Royal College of Art

There is an extra pleasure to be had of art at art fairs as opposed to some museums or galleries, which is that all the work is available. Whether or not it is even feasible to buy something, it is that very availability which somehow democratises artists. Works sit there all together, and your decision to prefer one over the next is not down to critical judgement or historically proven reputation, it is all about whether you can imagine living with a piece. Do you like it? Does it do it for you?

Impressive names can be sidelined in favour of yet more perfectly good artists you may never have heard of, who you can only hope had a great life with a lot of creative satisfaction, even if they will not make it into the history books. We can still marvel at the skill of ages past in etchings, and recognise the shared thinking of decades in art styles.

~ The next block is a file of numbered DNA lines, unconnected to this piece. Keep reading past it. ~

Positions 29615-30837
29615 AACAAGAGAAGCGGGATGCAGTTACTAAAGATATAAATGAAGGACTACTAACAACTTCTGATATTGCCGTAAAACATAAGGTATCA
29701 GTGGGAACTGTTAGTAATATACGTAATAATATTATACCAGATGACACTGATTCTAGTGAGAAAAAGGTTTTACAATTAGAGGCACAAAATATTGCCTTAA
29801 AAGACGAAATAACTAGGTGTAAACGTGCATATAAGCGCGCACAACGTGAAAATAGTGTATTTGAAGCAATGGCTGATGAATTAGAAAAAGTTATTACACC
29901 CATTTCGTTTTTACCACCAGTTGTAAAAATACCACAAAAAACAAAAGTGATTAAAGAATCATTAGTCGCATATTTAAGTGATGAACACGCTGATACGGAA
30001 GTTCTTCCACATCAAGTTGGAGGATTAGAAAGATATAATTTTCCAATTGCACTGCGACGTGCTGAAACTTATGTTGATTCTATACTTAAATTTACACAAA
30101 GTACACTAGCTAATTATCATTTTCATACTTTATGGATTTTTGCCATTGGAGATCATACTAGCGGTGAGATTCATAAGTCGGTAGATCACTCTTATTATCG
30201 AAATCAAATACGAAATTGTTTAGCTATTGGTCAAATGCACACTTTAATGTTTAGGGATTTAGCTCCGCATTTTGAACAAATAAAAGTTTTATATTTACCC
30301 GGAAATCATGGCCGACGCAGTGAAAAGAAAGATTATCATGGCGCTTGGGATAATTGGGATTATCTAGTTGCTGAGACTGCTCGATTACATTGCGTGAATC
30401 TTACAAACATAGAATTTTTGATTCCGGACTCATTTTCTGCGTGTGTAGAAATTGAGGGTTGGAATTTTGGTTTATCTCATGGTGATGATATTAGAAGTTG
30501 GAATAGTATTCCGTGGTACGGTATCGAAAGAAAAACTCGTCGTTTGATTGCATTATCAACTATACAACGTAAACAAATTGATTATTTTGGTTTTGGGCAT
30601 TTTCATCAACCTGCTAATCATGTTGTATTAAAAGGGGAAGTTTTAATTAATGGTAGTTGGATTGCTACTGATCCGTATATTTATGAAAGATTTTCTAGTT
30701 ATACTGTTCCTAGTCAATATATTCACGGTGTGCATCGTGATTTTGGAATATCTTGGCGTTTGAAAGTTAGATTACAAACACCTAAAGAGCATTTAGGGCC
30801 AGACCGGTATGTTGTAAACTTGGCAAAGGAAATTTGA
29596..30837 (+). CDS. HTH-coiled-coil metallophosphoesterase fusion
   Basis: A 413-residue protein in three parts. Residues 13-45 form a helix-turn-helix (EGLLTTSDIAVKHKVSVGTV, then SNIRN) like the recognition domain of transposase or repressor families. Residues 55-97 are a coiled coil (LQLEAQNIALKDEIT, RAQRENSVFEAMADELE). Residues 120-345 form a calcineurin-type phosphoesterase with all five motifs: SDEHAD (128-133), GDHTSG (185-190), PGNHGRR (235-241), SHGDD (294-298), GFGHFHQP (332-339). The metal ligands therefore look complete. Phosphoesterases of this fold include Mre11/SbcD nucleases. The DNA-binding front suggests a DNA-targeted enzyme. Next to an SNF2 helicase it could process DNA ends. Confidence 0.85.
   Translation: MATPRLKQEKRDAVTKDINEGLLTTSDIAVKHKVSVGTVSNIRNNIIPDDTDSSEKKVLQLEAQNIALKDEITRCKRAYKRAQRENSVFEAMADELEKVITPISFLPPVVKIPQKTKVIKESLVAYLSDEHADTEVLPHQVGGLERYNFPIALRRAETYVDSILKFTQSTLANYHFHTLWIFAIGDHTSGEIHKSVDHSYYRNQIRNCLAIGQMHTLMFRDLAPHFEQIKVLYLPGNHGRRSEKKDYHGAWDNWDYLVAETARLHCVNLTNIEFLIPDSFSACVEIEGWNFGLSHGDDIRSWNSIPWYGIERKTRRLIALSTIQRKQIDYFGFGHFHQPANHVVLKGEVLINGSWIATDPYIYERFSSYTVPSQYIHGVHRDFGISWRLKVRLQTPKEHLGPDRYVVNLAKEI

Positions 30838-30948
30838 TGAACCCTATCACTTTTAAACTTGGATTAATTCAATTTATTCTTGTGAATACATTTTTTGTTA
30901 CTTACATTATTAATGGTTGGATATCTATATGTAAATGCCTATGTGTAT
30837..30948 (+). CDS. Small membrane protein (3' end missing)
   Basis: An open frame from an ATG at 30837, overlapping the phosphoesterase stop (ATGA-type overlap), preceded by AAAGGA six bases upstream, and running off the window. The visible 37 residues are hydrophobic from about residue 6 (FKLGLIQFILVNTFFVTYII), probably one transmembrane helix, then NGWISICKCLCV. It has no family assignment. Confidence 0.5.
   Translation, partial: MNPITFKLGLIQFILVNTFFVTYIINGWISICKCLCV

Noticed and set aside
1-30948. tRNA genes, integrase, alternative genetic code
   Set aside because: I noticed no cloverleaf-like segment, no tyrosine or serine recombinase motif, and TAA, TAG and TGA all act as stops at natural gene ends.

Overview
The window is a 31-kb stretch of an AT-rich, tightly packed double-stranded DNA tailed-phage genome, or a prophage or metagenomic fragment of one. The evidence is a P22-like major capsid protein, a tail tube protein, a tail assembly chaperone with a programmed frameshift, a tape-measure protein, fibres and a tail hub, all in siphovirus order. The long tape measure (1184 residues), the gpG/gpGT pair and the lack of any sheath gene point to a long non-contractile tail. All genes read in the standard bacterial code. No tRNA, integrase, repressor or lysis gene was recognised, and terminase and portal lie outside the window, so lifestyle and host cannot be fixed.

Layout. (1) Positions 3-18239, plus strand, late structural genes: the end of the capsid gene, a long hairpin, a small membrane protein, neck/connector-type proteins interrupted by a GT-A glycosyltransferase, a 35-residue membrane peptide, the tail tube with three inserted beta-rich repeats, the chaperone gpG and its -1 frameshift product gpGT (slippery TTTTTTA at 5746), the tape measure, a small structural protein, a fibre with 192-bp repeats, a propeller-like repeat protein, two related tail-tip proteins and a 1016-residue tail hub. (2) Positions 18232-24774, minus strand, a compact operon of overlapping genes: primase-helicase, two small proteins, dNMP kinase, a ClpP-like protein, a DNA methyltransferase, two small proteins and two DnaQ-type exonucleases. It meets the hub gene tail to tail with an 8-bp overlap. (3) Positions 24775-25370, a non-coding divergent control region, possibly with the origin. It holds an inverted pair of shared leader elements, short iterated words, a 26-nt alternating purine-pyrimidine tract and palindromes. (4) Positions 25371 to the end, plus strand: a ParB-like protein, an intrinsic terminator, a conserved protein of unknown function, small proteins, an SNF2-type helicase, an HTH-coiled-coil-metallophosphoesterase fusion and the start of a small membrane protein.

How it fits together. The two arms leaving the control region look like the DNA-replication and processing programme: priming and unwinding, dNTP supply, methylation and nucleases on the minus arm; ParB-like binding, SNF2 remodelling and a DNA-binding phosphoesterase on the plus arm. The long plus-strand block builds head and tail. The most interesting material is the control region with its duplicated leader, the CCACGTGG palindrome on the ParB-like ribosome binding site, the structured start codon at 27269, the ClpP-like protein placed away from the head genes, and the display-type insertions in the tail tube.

Such jumbled impressions are possible in the grand jumble sale which is an art fair. 20|21 is small enough to get around to every stand, and you get to see the buyer’s eye of each gallery, and the aesthetic they favour. As artists and viewers, you can find galleries that correspond to your taste, which is why I’m still astounded that not all have cards and fliers available to take away for reference. Building customers and future gallery artists is a long game, and a gallery name is easily lost in a catalogue.

You always find work that somehow corresponds to your own, don’t you? Rebecca Jewel at Rebecca Hossack Gallery has been making printed artefacts – hers are birds printed onto feathers – real treasures. Garry Pereira’s landscape oils paintings on slate are almost a guilty pleasure. Unpopulated and with an intricate, Victorian feel, they would be wonderful to live with.

And it’s fascinating to see what prices Tracy Emin’s etchings and Gavin Turk’s boots are going for and to speculate whether they will still be as valuable a few decades down the line.